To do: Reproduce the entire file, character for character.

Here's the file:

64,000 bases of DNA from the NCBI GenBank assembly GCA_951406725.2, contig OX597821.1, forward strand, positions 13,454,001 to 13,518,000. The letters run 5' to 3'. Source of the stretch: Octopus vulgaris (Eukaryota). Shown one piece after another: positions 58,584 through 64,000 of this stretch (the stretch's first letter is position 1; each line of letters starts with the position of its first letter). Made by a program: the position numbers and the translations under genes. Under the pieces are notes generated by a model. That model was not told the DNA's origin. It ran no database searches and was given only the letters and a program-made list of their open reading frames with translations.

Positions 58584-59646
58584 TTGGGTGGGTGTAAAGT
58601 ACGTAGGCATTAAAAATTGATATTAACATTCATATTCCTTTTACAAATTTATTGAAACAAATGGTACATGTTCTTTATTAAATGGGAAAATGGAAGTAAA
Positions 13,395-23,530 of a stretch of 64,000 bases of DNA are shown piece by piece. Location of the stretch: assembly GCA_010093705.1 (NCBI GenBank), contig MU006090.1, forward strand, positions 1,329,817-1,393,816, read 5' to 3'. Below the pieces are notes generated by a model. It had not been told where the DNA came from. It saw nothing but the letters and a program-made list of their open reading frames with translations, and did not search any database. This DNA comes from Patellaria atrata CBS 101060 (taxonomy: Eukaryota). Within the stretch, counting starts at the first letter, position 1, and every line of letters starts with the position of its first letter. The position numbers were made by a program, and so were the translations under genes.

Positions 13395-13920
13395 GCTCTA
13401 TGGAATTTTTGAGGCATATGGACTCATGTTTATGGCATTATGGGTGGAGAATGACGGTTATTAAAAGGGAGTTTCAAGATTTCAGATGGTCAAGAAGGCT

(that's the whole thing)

64,000 bases of DNA from the NCBI GenBank assembly GCA_951406725.2, contig OX597821.1, forward strand, positions 13,454,001 to 13,518,000. The letters run 5' to 3'. Source of the stretch: Octopus vulgaris (Eukaryota). Shown one piece after another: positions 58,584 through 64,000 of this stretch (the stretch's first letter is position 1; each line of letters starts with the position of its first letter). Made by a program: the position numbers and the translations under genes. Under the pieces are notes generated by a model. That model was not told the DNA's origin. It ran no database searches and was given only the letters and a program-made list of their open reading frames with translations.

Positions 58584-59646
58584 TTGGGTGGGTGTAAAGT
58601 ACGTAGGCATTAAAAATTGATATTAACATTCATATTCCTTTTACAAATTTATTGAAACAAATGGTACATGTTCTTTATTAAATGGGAAAATGGAAGTAAA
Positions 13,395-23,530 of a stretch of 64,000 bases of DNA are shown piece by piece. Location of the stretch: assembly GCA_010093705.1 (NCBI GenBank), contig MU006090.1, forward strand, positions 1,329,817-1,393,816, read 5' to 3'. Below the pieces are notes generated by a model. It had not been told where the DNA came from. It saw nothing but the letters and a program-made list of their open reading frames with translations, and did not search any database. This DNA comes from Patellaria atrata CBS 101060 (taxonomy: Eukaryota). Within the stretch, counting starts at the first letter, position 1, and every line of letters starts with the position of its first letter. The position numbers were made by a program, and so were the translations under genes.

Positions 13395-13920
13395 GCTCTA
13401 TGGAATTTTTGAGGCATATGGACTCATGTTTATGGCATTATGGGTGGAGAATGACGGTTATTAAAAGGGAGTTTCAAGATTTCAGATGGTCAAGAAGGCT